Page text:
Enrique Mora (R), Deputy Secretary-General of the European External Action Service (EEAS), speaks to journalist in front of the 'Grand Hotel Wien' after the closed-door nuclear talks on June 15, 2021 in Vienna, denying that he has asked the Austrian police to remove Iranian demonstrators from their location nearby the hotel AFP
A top European diplomat said Tuesday he believes international negotiations with Iran will ultimately succeed in re-imposing limits on its nuclear program, but indicated that more time may be needed.
Enrique Mora, who is coordinating the talks in Vienna, said progress had been made on overcoming key obstacles at the talks.
``The obstacles (are)...something that I think can be bridged,'' Mora told reporters outside the hotel where Iranian officials have been meeting with envoys from Russia, China, France, Germany, and Britain.
``This is why we are here: to negotiate these different approaches, and I think we will succeed.''
A landmark agreement in 2015 imposed strict curbs on Iran's nuclear activities in exchange for easing U.S. sanctions but the deal was largely abandoned by the former Trump administration three years later.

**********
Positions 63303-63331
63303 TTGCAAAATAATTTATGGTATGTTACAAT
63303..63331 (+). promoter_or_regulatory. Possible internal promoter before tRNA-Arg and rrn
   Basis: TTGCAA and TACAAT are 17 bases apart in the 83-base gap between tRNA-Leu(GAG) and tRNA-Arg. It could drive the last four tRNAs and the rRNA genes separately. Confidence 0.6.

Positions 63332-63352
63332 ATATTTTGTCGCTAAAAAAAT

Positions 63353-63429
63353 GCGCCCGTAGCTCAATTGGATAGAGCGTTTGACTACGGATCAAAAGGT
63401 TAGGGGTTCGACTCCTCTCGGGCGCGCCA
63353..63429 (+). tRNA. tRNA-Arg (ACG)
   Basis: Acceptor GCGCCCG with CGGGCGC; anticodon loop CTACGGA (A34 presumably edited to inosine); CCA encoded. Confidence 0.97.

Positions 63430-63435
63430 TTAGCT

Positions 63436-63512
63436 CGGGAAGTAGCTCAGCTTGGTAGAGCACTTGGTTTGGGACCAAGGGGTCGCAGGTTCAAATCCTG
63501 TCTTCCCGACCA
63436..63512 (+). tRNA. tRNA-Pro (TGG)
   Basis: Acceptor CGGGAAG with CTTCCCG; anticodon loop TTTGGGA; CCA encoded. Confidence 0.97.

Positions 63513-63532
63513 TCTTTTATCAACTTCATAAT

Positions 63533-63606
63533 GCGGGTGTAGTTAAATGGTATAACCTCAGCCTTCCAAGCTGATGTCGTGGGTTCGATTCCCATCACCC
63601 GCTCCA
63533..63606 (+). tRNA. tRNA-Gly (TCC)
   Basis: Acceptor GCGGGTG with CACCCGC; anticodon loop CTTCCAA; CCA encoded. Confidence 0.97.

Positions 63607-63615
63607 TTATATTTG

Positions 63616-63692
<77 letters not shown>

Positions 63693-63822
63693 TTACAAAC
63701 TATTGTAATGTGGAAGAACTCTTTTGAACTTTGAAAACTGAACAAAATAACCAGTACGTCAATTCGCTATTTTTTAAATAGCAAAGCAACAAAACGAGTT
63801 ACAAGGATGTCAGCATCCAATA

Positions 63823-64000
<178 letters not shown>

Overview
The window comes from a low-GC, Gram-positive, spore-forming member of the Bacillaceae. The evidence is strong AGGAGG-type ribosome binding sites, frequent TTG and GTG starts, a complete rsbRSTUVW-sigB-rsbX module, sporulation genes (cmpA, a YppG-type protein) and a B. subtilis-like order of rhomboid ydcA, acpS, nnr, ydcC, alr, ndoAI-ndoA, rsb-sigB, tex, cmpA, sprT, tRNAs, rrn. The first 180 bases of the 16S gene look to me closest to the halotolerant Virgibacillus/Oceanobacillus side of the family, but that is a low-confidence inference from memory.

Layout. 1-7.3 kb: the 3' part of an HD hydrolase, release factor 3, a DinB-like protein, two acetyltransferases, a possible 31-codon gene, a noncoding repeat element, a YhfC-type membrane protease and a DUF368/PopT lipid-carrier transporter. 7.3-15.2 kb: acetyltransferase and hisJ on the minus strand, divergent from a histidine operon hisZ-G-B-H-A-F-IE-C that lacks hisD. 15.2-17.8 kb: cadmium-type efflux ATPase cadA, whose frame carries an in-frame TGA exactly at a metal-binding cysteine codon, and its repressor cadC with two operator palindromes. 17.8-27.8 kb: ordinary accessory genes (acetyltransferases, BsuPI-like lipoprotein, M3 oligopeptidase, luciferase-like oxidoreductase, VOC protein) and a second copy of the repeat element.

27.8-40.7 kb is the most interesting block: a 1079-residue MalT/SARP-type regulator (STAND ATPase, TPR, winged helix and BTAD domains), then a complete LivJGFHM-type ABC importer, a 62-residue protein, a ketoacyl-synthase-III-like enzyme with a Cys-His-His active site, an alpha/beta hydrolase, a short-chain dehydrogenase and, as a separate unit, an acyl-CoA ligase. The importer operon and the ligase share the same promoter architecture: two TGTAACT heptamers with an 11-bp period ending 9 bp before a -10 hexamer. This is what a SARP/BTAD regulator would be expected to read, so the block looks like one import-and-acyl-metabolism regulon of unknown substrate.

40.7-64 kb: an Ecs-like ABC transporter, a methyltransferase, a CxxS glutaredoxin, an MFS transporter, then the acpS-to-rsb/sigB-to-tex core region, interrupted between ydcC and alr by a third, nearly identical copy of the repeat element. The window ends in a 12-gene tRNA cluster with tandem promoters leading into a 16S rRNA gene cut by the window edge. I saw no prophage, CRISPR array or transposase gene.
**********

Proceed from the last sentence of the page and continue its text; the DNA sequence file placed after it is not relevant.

U.S. President Joe Biden, along with European allies, is keen to revive the accord due to concerns that Iran has made significant advances since it stopped abiding by the 2015 commitments.
A joint statement issued by the United States and European Union after Biden's meetings this week with leaders in Europe described the Vienna process as ``critical to ensuring the exclusively peaceful nature of Iran's nuclear program and upholding the global nuclear nonproliferation architecture.''
The sides, it said, ``share serious concerns'' about Iran's advances in the nuclear program while recognizing that ``the lifting of sanctions constitutes an essential part'' of a potential deal.
The U.S. is not taking part in the Vienna talks but has sent a senior diplomatic delegation to the Austrian capital to discuss the issue with many of the participating envoys, including Russian officials.
The Iran nuclear negotiations have brought about some alignment between Moscow and Washington despite years of recent tension, and is likely to be discussed at Wednesday's summit meeting in Geneva between Biden and Russian President Vladimir Putin.